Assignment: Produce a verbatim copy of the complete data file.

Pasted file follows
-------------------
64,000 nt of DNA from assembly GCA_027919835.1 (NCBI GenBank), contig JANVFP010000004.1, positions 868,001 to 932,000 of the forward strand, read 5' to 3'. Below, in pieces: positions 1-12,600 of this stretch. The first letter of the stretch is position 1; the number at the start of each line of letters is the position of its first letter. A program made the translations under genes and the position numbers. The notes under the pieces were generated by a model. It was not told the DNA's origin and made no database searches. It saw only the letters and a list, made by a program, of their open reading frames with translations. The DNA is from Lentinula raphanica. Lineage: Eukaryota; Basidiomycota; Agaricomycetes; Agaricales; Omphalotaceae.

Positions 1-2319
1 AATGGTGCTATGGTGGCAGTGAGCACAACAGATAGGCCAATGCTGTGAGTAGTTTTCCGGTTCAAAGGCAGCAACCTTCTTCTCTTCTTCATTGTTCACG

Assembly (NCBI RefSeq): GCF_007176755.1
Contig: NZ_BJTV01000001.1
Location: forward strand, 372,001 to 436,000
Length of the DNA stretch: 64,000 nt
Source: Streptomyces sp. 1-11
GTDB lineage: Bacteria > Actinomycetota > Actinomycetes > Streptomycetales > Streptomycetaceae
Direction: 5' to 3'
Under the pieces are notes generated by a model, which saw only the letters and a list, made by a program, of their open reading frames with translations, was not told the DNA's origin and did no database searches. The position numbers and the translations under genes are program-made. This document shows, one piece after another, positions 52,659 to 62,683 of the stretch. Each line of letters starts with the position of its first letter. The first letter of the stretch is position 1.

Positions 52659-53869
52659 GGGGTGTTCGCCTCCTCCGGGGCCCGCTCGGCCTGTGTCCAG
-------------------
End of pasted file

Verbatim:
64,000 nt of DNA from assembly GCA_027919835.1 (NCBI GenBank), contig JANVFP010000004.1, positions 868,001 to 932,000 of the forward strand, read 5' to 3'. Below, in pieces: positions 1-12,600 of this stretch. The first letter of the stretch is position 1; the number at the start of each line of letters is the position of its first letter. A program made the translations under genes and the position numbers. The notes under the pieces were generated by a model. It was not told the DNA's origin and made no database searches. It saw only the letters and a list, made by a program, of their open reading frames with translations. The DNA is from Lentinula raphanica. Lineage: Eukaryota; Basidiomycota; Agaricomycetes; Agaricales; Omphalotaceae.

Positions 1-2319
1 AATGGTGCTATGGTGGCAGTGAGCACAACAGATAGGCCAATGCTGTGAGTAGTTTTCCGGTTCAAAGGCAGCAACCTTCTTCTCTTCTTCATTGTTCACG

Assembly (NCBI RefSeq): GCF_007176755.1
Contig: NZ_BJTV01000001.1
Location: forward strand, 372,001 to 436,000
Length of the DNA stretch: 64,000 nt
Source: Streptomyces sp. 1-11
GTDB lineage: Bacteria > Actinomycetota > Actinomycetes > Streptomycetales > Streptomycetaceae
Direction: 5' to 3'
Under the pieces are notes generated by a model, which saw only the letters and a list, made by a program, of their open reading frames with translations, was not told the DNA's origin and did no database searches. The position numbers and the translations under genes are program-made. This document shows, one piece after another, positions 52,659 to 62,683 of the stretch. Each line of letters starts with the position of its first letter. The first letter of the stretch is position 1.

Positions 52659-53869
52659 GGGGTGTTCGCCTCCTCCGGGGCCCGCTCGGCCTGTGTCCAG